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Planet Healthcare

August 1, 1998
by root
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SOMEWHERE IN THE world a healthcare team is struggling with an integration problem, or a Y2K problem, or a networking problem just like yours. They’re talking about it in Japanese or Malay or Thai, but the tools they’re using are often American. Meanwhile American IT companies and healthcare organizations, pushing tentatively but steadily abroad, are encountering ideas and solutions they can apply successfully back home. Thanks to good technologies and an increasingly borderless healthcare community, a quiet but revolutionary brain exchange is under way. Sooner or later you’ll be applying a solution in Sandusky that was tested and proven in Singapore.

There’s no question that U.S. information systems are viewed abroad as proven technologies--implemented domestically in large regional organizations that are not much different from what foreign governments use to manage healthcare nationally. Technology procurements in these national systems mean big contracts for technology suppliers. Even amid the current economic crisis in Asia, much buying, selling and installing of advanced information systems continues. Imagine the demand that will be released once troubled Asian economies rebound.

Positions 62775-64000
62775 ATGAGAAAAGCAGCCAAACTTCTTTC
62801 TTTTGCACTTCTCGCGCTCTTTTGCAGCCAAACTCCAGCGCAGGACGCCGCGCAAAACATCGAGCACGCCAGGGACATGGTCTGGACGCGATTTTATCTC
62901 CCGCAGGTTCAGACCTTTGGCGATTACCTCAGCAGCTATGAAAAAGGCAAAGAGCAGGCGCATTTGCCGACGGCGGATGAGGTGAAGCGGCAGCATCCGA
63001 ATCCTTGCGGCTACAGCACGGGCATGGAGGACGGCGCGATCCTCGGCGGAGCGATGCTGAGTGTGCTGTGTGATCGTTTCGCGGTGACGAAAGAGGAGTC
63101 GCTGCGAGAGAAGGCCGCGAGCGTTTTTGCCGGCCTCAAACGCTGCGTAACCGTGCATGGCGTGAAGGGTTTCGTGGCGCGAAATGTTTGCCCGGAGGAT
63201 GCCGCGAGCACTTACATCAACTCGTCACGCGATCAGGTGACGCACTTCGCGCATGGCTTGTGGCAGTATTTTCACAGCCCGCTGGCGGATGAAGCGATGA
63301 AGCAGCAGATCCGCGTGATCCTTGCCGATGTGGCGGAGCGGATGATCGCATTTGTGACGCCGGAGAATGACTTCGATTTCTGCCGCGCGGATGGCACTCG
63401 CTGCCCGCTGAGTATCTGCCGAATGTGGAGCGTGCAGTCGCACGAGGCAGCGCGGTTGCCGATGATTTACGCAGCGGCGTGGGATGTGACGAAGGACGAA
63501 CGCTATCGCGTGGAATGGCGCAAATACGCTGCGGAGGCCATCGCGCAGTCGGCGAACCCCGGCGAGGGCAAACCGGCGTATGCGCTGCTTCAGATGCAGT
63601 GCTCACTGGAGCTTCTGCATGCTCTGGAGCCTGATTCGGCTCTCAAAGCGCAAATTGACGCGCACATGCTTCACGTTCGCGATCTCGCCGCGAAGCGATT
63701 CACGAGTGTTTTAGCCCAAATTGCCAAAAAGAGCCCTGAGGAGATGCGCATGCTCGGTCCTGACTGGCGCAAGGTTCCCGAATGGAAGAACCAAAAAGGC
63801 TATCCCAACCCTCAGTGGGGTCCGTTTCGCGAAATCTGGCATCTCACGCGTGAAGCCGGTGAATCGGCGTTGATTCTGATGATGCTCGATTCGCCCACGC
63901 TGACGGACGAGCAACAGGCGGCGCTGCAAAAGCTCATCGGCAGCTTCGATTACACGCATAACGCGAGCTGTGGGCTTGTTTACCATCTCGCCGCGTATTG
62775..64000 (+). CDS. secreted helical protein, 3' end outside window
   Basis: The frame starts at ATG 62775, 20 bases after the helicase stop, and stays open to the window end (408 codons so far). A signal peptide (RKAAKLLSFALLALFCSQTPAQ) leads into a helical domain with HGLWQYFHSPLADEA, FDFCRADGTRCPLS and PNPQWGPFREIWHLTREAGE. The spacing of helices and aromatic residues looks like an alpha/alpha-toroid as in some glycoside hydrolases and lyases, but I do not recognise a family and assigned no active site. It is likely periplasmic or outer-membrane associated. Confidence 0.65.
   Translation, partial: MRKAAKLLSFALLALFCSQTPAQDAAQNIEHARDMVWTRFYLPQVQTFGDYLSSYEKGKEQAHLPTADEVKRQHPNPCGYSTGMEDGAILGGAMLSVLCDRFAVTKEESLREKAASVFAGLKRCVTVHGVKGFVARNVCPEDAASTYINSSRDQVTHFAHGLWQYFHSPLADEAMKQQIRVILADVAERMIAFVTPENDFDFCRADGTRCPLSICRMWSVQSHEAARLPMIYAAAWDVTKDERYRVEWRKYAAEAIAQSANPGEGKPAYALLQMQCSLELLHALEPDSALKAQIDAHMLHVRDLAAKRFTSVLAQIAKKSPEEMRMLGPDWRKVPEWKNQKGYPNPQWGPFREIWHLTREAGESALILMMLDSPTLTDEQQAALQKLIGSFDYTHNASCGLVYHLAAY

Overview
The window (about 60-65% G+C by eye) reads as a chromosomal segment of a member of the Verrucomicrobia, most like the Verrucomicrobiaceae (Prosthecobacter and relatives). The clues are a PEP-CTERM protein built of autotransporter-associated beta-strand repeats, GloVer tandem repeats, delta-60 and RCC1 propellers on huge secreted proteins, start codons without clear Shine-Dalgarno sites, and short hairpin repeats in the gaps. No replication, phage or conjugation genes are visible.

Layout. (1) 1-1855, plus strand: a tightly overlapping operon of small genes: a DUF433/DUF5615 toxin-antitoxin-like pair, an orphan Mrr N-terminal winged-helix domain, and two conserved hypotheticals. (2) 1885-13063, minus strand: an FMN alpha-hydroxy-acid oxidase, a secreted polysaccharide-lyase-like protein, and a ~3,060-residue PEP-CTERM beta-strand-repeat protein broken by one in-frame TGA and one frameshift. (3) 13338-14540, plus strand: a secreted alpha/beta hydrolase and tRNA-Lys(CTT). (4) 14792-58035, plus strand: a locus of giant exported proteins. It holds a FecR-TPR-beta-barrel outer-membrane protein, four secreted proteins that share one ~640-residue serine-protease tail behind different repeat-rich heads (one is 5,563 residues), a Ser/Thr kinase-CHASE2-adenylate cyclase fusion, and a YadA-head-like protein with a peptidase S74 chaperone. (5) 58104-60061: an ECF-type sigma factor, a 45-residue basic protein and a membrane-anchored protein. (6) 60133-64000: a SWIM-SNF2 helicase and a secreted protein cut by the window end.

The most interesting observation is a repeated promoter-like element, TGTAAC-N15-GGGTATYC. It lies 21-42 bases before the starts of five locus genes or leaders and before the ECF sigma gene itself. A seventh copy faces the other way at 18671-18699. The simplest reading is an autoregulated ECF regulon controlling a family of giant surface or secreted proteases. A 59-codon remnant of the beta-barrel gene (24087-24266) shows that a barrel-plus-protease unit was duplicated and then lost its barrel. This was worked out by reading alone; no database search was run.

By no means are American companies simply applying native formulas to international problems. Collaborative arrangements are growing in number and scope between American healthcare providers and IT companies and their business partners abroad. Standards development, joint marketing agreements, hospital construction overseas by U.S. providers, research alliances and joint clinical trials--all are planned or are currently under way. This will only increase as international governments look to the U.S. for both expertise and technology.

Meanwhile alternative therapies from Asia are gaining ground in the U.S., proof of the increasing information exchange between researchers and healthcare providers around the world. This suggests that healthcare itself is becoming more global and comparable--including strategies to contain costs.

There’s real opportunity for healthcare providers, technology suppliers and patients in a world seeking best practices for managing good health. We at Healthcare Informatics applaud the men and women who are overcoming language and distance barriers to get there. And though there’s no stopping it now, we support the increasing internationalization of healthcare. With the will of the world and the right tools behind it, good healthcare may one day be available to all.


Editorial Director
Terry Monahan

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